2) Assassins’ Creed: Renaissance by Oliver Bowden. Although I’ve not played the game I’m tempted to give the first one in the series another go and move onto this. A good adventure story with a good mix of historical characters and events.

3) Thief’s Tale by S. J. A. Turney. This is the first in the Ottoman Cycle series. Gives a good account of life in Istanbul shortly after the Ottoman conquest. If you liked the Marius’ Mules series, you’ll like this too.

4) Empire of the Moghul: Raiders from the East by Alex Rutherford. I’m glad I gave this a go. I know very little about this time and place so it’s good to try something new.

I also finished The Tower by Nigel Jones that I started last month. One of the best non-fiction books I’ve read in a while. There will be a Tower of London post at some point. Honest.


Portsmouth: The Home of Great Writing

On Wednesday the University of Portsmouth hosted a talk from a local writer, Mister Matt Wingett, about the literary history of this Island City.

Now, Portsmouth has something of an embarrassment of riches when it comes to its literary heritage but there really is nothing to be embarrassed about. Below is a list of some of the people Matt mentioned in his very interesting talk.

Lake Allen, with a storyteller’s knack for writing history, wrote a two hundred and fifty page History of Portsmouth in 1817, drawing on the work of his grandfather Lake Taswell, a surgeon and writer of a guidebook to the town. Along with fellow scholar, Frederick Madden, he formed the Atheneum Debating Society. They were joined by brothers Julian and Henry Slight, who had written their own history of the town in rhyme. This Metrical History of Portsmouth did not go down to well with their fellows.

Frederick Marryat, a British Naval Officer, was one of the first writers of naval fiction and one book in particular, Peter Simple, features naval life in Portsmouth. Marryat was a contemporary and acquaintance of Charles Dickens, who was born in Portsmouth. There is a statue to him and his birthplace in Landport is now a museum but it is not mentioned in any of his writings.

Two other writers from the Victorian Age, Rudyard Kipling and H. G. Wells, both spent time in Portsmouth while growing up and did not have the best of times. Wells worked in various jobs in different states of drudgery, which may have inspired him to write about the Morlocks and the Eloi in the Time Machine. Kipling, living under the tyranny of someone he referred to as ‘the Woman’ would beat him for any perceived lies. In the end, he learned to tell stories to avoid punishment. Some of the experiences could well have led him to write his famous poem If.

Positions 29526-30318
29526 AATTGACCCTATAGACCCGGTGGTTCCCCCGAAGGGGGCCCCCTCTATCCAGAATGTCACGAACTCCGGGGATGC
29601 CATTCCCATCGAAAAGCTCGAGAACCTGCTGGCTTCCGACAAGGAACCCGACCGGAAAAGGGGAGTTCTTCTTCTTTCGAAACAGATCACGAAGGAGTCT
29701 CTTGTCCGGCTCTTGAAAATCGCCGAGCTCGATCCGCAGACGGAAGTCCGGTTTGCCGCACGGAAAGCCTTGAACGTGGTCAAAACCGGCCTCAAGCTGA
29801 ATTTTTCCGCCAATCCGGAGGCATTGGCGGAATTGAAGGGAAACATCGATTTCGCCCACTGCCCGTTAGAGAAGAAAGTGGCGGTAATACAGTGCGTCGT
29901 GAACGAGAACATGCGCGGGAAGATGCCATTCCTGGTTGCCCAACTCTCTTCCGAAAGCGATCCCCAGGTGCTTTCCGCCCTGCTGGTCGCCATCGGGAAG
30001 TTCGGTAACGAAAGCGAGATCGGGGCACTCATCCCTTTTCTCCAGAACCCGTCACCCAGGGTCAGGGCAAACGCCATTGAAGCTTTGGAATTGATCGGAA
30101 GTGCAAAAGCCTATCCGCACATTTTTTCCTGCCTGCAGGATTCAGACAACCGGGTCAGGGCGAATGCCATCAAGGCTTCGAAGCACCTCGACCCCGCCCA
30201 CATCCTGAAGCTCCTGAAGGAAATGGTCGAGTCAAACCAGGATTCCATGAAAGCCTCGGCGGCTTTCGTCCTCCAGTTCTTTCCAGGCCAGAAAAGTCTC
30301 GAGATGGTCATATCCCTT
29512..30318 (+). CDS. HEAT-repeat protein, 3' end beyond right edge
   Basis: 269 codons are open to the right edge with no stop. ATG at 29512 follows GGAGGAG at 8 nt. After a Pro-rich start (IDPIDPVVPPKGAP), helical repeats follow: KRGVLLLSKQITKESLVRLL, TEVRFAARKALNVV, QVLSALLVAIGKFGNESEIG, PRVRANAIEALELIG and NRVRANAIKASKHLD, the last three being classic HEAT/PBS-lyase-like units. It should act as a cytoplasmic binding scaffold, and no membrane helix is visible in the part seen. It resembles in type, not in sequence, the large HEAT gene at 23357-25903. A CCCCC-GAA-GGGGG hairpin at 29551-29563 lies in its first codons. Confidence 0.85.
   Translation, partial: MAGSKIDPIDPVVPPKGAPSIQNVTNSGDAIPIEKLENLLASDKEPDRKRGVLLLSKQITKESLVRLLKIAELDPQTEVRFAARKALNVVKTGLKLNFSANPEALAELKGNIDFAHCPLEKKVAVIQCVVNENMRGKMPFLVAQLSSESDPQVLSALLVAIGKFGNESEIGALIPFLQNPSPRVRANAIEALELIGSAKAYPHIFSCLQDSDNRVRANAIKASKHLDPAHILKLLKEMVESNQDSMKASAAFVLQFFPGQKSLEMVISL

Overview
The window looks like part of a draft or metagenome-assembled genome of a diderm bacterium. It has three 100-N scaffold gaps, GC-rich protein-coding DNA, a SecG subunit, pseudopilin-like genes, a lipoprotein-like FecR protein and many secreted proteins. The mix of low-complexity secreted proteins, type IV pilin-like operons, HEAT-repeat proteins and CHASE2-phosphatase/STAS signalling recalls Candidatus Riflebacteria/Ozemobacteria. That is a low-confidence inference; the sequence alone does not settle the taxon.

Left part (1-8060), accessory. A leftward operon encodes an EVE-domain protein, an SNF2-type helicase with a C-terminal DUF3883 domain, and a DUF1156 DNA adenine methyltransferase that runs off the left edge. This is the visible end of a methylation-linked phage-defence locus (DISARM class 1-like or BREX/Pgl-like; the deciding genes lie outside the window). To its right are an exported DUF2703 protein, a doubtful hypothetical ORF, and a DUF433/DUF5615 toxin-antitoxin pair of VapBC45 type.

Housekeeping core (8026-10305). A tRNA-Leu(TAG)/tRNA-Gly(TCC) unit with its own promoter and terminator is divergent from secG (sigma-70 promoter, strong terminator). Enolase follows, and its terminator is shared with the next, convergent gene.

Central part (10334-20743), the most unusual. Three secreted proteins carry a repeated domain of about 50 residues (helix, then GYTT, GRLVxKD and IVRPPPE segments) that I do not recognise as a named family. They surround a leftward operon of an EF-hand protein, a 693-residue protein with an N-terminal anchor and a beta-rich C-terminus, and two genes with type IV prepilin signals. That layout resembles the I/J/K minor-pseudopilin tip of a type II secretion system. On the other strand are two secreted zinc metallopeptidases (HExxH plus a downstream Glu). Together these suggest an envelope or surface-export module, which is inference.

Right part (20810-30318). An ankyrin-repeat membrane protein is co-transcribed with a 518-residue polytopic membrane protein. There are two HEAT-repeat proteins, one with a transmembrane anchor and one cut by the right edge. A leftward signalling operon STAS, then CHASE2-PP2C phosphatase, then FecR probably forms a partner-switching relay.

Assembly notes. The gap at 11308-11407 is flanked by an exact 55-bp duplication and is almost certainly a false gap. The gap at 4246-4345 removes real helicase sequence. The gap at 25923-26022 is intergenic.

One of the most famous people to come out of Portsmouth isn’t actually real. The first two Sherlock Holmes novels were written on the Isle by Sir Arthur Conan Doyle. He arrived in 1882 with only ten pounds in his pocket and set up a doctor’s surgery. During his time in Portsmouth he met with all sections of society, playing in goal for the association football team, cricket with the middle classes and bowls with the Lord Mayor.

And what about the modern day? Well, as well as Nevil Shute, Graham Hurley, Susanna Rowson and some of this lot and this lot. This list goes on and on.

All in all a very good evening and a fascinating discussion about a fascinating subject.


Festival of Writing 2014 Part One: Openings

Once again, these posts have been written after the weekend so I think what’s here is right… I’m also watching ‘The Trip’ at the same time so this may take time. It’s very good so far.

Did you enjoy last week’s posts? I hope so because here’s another load! This weekend I went to York for my second Festival of Writing! There are some posts here from last year’s event somewhere so do have a look at those.

The morning after the night before (Saturday Morning after Friday Night Live, where we were treated to some great extracts from some great writers) we had the Opening Address from Antonia Hodgson.

I met Antonia last weekend at the Historical Novel Society Conference last weekend (Go Georgians!) and we were given some good advice to start off the Festival.

1) Give yourself space to dream. Daydreaming is a big part of creating anything, from coming up with the idea to how to go about it and dealing with any problems you might have. Walking to work is good for that as is going away on holiday. Trust your subconscious and let it exercise. Twitter can be thought of as junk food for the imagination (don’t have any before bedtime.)